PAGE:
Major Depression (MDD) Symptoms, Causes, Treatments


Major depressive disorder (MDD) is a common, treatable mental illness. Major depression, sometimes referred to as clinical depression, is part of a category known as "mood disorders." Mood disorders also include cyclothymia, bipolar disorder and dysthymia. Major depression is characterized by long periods of a low or sad mood. Major depressive disorder consists only of low moods and does not vacillate between high and low mood states like bipolar disorder. For this reason, major depression is sometimes called unipolar depression.

Of Americans, 20% of women and 12% of men will experience major depression at some point in their lives; however, only 3.4% of people are currently experiencing major depression at any given time. Major depression can happen at any time in a person's life and is most common between 24 – 44 years of age.1 You can take our free online depression test to see if you have the symptoms of major depression.

What is Major Depression Disorder?

Major depression is defined as the presence of one or more major depressive episodes. It can be recurring, with many major depressive episodes, or in remission, where no symptoms are present. The definition of a major depressive episode is provided by the latest version of the Diagnostic and Statistical Manual of Mental Disorders (DSM-IV-TR). A major depressive episode is at least two weeks long and must significantly impair a person's day-to-day functioning. (read: DSM Criteria for Major Depressive Disorder)

It's also possible to have major depressive disorder with psychotic features. Psychotic features in major depression are typically mood-related and tend to be delusions. For example, a person may have the delusion of extreme inferiority or believe in a nonexistent physical defect.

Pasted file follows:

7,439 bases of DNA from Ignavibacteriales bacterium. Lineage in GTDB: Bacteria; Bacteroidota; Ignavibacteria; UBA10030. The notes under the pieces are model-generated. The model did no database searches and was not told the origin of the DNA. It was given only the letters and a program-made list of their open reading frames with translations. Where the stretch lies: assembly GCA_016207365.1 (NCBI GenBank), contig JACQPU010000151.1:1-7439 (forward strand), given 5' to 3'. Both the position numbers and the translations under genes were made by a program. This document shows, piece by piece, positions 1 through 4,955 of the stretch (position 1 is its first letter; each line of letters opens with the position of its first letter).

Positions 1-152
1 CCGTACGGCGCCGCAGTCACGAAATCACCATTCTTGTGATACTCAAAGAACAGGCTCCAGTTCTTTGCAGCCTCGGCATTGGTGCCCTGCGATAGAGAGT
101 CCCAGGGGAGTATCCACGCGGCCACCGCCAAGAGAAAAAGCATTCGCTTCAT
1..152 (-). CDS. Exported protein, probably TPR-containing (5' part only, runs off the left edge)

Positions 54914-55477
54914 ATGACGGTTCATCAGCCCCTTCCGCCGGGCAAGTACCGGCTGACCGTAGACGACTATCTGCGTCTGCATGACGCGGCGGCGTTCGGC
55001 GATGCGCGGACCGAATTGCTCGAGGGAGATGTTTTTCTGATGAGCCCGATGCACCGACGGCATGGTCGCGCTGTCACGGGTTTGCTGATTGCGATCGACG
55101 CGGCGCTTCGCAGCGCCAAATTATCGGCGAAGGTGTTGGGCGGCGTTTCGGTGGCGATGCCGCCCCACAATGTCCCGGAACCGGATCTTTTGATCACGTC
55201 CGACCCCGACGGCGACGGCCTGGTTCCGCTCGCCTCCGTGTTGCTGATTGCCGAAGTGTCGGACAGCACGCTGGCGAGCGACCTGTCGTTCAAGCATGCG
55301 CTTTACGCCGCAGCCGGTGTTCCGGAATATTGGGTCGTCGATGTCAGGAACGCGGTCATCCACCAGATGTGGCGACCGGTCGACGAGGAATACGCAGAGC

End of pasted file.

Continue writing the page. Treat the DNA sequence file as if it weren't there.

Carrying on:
Detailed info on major depression, major depressive disorder. Includes major depression symptoms, causes plus treatments for major depressive disorder.

Symptoms of Major Depressive Disorder

According to the DSM-IV-TR, the diagnostic symptoms of major depression are the following:

  • Low mood (depressed)
  • An inability to feel pleasure (esp. in things that used to bring pleasure)
  • Gaining or losing weight; increasing or decreasing appetite
  • A change in sleep patterns
  • Speeding or slowing of muscle activity
  • Decrease in energy; fatigue
  • Feelings of low worth
  • Decreased thinking, concentration and decisiveness
  • Repeated thoughts of death, dying or suicide
  • Pattern of self-rejection; a suicide plan or attempt

To be defined as a major depression episode, the symptoms of either low mood or lack of pleasure must be present, and the mood must not be attributable to other factors. No instances of manic or hypomanic moods can be present as that indicates bipolar disorder.

Treatment for Major Depressive Disorder

The most effective treatment for major depressive disorder is a combination of antidepressant medication, therapy and lifestyle factors. The longer and more severe a depressive episode has been, and the more depressive episodes a person has had, the harder the depression is to treat. Therefore, it's essential to get treatment for major depression disorder as soon as possible.